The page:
Las Vegas Sun

October 20, 2017

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Number crunching aimed at income tax

University system Chancellor Jim Rogers has no concept of going "quietly into that dark night."

The media mogul's call for a state income tax fell on deaf ears among lawmakers, got him in hot water with a few of his bosses on the Board of Regents and left him feeling more than a little alienated. Rogers has made an ongoing joke - or perhaps Freudian slip? - of the fact he has trouble finding dinner companions.

But that hasn't stopped Rogers from continuing to press the issue, telling a group of minority community leaders this week that he is shelling out $200,000 of his own money to pay for an academic analysis of the topic.

The study probably would look at the economic effect of individual and corporate income taxes on the state and the revenue generated.

Keith Schwer, director of the Center for Business and Economic Research at UNLV - which takes on commissioned work of this sort - said he is developing a study proposal at Rogers' request.

That doesn't mean the study will necessarily support Rogers' presupposition that there needs to be an income tax, Schwer said. "Nothing helps decision making better than transparency and good hard questions. He was very clear that whatever comes out comes out."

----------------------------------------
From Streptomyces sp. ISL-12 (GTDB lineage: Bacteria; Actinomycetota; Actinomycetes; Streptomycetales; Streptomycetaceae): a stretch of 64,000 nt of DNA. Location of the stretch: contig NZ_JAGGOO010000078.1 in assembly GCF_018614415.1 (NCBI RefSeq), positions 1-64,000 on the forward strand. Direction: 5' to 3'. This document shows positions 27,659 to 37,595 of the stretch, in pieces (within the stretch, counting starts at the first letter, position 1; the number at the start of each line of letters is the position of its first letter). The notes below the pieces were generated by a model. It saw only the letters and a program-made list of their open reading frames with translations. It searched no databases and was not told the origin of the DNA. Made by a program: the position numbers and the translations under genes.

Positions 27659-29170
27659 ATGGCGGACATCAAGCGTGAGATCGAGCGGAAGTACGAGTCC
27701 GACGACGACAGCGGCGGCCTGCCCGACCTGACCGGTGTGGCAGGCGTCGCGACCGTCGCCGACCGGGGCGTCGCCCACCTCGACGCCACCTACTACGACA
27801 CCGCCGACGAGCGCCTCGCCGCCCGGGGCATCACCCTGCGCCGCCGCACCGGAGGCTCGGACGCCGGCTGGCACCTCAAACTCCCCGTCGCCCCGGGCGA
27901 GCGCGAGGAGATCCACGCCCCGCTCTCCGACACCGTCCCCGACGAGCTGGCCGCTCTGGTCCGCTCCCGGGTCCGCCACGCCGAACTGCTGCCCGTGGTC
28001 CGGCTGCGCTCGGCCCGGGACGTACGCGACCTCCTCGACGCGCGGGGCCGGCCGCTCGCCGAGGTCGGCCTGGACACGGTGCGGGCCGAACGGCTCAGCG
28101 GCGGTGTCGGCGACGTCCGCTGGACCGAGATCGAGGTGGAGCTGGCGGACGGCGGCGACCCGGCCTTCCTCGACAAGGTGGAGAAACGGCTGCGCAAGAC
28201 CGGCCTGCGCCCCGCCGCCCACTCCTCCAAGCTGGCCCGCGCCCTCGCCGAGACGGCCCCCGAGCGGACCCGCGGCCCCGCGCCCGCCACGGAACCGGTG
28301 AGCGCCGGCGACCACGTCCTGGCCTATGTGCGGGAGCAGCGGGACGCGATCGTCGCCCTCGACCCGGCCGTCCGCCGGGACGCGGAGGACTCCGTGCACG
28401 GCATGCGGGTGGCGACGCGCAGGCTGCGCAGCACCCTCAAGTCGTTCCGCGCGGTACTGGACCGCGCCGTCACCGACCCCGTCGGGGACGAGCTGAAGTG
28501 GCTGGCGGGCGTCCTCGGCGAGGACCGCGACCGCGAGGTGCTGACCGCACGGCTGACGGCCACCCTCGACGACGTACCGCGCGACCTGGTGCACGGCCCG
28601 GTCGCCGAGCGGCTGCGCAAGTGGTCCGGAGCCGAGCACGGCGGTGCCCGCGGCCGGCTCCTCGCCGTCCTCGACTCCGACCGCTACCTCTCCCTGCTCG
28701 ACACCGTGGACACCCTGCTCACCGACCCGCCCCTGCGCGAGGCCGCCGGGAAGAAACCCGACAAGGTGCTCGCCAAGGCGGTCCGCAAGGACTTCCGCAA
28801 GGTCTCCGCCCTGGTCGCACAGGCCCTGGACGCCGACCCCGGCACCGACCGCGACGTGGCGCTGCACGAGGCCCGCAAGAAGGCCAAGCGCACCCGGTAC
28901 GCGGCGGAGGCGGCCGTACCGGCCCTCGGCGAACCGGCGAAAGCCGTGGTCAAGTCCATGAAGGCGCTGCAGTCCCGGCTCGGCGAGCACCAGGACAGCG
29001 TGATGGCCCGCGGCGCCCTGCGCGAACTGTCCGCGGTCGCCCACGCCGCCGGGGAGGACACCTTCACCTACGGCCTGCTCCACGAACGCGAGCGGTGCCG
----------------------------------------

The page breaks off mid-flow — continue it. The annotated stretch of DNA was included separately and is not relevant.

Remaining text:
Schwer said his study will be limited to looking at income tax, particularly what the tax would mean for state revenue and expenditures, and not the rest of Nevada's tax structure. The last major tax study conducted by the state in 1990 cost $1.1 million.

"There is no perfect tax system, and if you change one little thing you have all kinds of different impacts, which is why you want to study them very carefully before you evaluate and make any changes," Schwer said.

The importance of research, Schwer said, was driven home by state legislators' decision two years ago to award tax credits to companies building environmentally friendly buildings before assessing the economic blow to the state because of lost revenue.